As the US Congress debate further sanctions, the report found thatIran's banking system was under growing stress and would have little capacity to defend its currency if it came under renewed pressure.
The state of Iran's finances helped explain the sudden insistence of Iran's new president Hassan Rouhani on a "quick", three-to-six month deal being brokered between Tehran and the international P5+1 grouping. Talks are due to open in Geneva on October 15.
"We think the reaction of Rouhani this past week and his desire for a short-term deal can be partly explained by the fact that Iran's finances are much worse than he and his team had expected to see when they first entered office," said Mark Dubowitz of the Foundation for Defence of Democracies a think-tank that has urged a tough line on Tehran.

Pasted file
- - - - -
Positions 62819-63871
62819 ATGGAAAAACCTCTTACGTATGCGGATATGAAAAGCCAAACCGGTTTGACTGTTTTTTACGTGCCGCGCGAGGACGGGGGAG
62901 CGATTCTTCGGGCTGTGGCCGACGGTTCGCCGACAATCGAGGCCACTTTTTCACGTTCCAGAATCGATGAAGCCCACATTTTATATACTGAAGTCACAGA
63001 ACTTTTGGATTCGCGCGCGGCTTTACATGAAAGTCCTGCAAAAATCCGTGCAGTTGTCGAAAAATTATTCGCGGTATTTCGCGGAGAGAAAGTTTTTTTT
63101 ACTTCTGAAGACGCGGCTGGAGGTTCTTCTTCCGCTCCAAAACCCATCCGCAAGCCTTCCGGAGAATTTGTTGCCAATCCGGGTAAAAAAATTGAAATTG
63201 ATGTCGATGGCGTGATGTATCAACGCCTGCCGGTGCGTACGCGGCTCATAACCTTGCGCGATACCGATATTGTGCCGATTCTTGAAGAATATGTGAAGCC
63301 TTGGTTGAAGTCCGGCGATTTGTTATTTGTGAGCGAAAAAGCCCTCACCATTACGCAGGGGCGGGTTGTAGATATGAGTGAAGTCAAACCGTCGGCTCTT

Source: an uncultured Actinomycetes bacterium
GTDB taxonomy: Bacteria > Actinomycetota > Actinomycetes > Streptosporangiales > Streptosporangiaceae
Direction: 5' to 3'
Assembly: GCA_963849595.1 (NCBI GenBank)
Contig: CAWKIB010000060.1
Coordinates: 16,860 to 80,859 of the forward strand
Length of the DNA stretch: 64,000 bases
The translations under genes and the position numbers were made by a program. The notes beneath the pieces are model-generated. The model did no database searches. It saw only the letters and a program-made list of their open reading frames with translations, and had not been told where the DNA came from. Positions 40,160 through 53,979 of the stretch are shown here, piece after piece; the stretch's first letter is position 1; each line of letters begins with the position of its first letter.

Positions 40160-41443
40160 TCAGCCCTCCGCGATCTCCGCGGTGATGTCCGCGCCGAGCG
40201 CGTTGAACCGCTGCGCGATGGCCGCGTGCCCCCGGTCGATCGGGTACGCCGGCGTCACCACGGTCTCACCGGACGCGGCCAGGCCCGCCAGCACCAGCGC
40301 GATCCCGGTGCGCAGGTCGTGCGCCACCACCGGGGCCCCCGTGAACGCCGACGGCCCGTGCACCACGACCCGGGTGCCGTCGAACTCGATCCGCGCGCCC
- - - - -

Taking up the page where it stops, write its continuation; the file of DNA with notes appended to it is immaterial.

"We believe that Iran is less than a year from reaching critical nuclear capability, despite these international sanctions that have been designed to prevent Iran from doing so," said Mr Dubowitz, citing reserves held Iran's Supreme Leader and the Revolutionary Guard.
"But our assessment is that Iran's political timeline may be considerably shorter because there is considerable pressure on Rouhani to deliver on his commitment to get sanctions lifted, oil flowing and the economy stabilized as quickly as possible."